2
$\begingroup$

Consider an affine cipher with encryption function $e$, key $k=(k_1,k_2)$ and some prime $p$. The encryption function $e$ is defined as

$e(m)=k_1m+k_2$ modulo $p$, where $m$ is some message (integer).

Suppose $p$ is known. I know that if both $k_1$ and $k_2$ are unknown, I can find their value if two plaintexts, with corresponding ciphertexts, are provided (that is: two pairs of values $(m_1,c_1)$ and $(m_2,c_2)$).

Suppose now that $p$ is unknown. In my homework, it says that if I have three pairs of values $(m_1,c_2),(m_2,c_2)$ and $(m_3,c_3)$ it is possible to retrieve the prime $p$; without knowing $k_1$ and $k_2$.

Is this really possible? If yes: How would I start proving this? If no: is it possible if both $k_1$ and $k_2$ are known? How would I start proving this?

$\endgroup$
4
  • $\begingroup$ Affine ciphers don't need to use prime numbers. The modulus should be the size of the cipher alphabet, to which $k_1$ and $k_2$ need to be relatively prime. Picking a sufficiently large prime modulus just ensures that any $k_1$ and $k_2$ will fulfill that requirement. $\endgroup$ Jan 29, 2014 at 16:50
  • $\begingroup$ I do not understand your comment (?). $\endgroup$
    – bobbo
    Jan 29, 2014 at 16:52
  • $\begingroup$ Okay, thanks! So if we take $p$ to be an integer, what are the answers to my questions? $\endgroup$
    – bobbo
    Jan 29, 2014 at 17:09
  • $\begingroup$ @AJMansfield It is true that affine ciphers do not require a prime modulus, but they are not forbidden either. Here, we have a prime modulus, period. Also, it is only $k_1$ which needs to be relatively prime with the modulus. $\endgroup$
    – fkraiem
    Feb 3, 2014 at 23:36

2 Answers 2

0
$\begingroup$

To find $p$:

You have $k_1m_1+k_2 \equiv k_1m_2+k_2 \equiv c_2 \pmod p$ so $k_1(m_1-m_2) \equiv 0 \pmod p$. This means that either $k_1$ or $m_1-m_2$ is a multiple of $p$ (this is where the fact that $p$ is prime comes in). $k_1$ can't be a multiple of $p$, because otherwise the encryption function is constant, which is absurd, so $m_1-m_2$ is a multiple of $p$.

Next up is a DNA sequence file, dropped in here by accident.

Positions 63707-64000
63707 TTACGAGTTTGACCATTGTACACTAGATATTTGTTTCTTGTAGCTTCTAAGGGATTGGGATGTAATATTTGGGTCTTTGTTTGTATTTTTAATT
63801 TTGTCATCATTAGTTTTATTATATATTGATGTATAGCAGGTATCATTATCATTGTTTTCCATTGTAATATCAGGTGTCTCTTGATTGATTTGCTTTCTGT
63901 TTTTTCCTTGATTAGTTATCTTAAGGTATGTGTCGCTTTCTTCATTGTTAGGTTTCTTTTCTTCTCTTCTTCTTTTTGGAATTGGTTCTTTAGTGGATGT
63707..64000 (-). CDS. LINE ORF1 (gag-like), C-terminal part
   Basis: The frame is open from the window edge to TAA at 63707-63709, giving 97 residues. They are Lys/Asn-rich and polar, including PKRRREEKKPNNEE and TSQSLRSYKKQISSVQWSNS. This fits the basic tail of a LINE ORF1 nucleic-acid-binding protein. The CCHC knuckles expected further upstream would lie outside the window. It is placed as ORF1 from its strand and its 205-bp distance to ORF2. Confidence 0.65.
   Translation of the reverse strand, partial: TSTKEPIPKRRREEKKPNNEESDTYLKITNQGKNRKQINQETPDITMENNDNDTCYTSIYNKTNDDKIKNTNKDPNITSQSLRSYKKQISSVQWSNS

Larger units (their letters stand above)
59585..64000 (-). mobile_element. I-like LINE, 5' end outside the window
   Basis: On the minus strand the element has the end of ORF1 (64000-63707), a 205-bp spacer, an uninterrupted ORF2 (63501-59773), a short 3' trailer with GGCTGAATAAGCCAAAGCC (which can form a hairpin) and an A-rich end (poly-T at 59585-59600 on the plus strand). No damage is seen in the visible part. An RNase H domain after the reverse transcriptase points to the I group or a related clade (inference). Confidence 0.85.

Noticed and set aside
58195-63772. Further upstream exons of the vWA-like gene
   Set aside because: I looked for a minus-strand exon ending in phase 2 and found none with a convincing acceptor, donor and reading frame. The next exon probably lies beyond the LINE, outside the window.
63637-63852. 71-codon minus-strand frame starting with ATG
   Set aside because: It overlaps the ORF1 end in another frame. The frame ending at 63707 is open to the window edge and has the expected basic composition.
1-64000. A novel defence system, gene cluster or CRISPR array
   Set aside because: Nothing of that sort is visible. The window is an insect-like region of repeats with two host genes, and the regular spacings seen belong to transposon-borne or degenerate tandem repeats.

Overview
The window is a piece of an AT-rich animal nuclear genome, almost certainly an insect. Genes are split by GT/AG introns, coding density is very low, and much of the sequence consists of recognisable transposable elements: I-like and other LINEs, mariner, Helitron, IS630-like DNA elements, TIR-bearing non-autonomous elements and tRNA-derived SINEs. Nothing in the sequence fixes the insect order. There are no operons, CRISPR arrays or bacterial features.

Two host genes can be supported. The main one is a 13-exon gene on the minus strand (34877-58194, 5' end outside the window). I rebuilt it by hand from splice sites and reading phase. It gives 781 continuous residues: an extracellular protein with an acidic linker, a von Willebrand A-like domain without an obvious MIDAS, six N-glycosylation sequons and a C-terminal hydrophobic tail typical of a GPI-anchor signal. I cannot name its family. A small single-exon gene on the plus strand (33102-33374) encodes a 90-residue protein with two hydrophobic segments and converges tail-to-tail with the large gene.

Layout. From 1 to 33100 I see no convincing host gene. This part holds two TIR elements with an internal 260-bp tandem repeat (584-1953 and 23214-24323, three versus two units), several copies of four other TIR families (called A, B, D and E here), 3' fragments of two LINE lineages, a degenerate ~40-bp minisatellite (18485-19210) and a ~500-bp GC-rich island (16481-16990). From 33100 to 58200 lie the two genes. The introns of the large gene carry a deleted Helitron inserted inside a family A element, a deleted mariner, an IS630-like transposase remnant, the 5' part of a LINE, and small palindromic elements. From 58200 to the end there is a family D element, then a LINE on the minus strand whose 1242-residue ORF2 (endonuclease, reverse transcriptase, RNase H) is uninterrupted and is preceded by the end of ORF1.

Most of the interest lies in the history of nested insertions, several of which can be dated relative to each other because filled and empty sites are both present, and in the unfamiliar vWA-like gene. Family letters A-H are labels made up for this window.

You can now try to find $k_1,k_2$ using each prime divisor of $m_1-m_2$ as modulus until you find one which works for the two pairs $((m_1,c_2),(m_3,c_3))$ and $((m_2,c_2),(m_3,c_3))$.

$\endgroup$
2
  • 1
    $\begingroup$ sorry, did the question state $c_1=c_2$ mod $p$? $\endgroup$
    – kodlu
    Jan 27, 2016 at 2:35
  • $\begingroup$ @kodlu There is no $c_1$ in that part of the question (the part where $p$ is unknown). $\endgroup$
    – fkraiem
    Jan 27, 2016 at 2:37
0
$\begingroup$

If you know two pairs $(c_1.m_1)$ and $(c_2,m_2)$ isn't it possible to find $\kappa_1$ from equality $c_1-c_2=\kappa_1(m_1-m_2)$ mod p? I thinks ($m_1,m_2$) always has a multiplicative inverse mod p, since p is prime.

And then, after calculating $k_1$, you can find $k_2$ with the help of the third known pair ($c_3.m_3$).

$\endgroup$
1
  • $\begingroup$ This is assuming that $p$ is known, when the OP specified that $p$ is unknown (not to mention the value he was solving for!). $\endgroup$ Feb 4, 2014 at 0:47

You must log in to answer this question.

Not the answer you're looking for? Browse other questions tagged .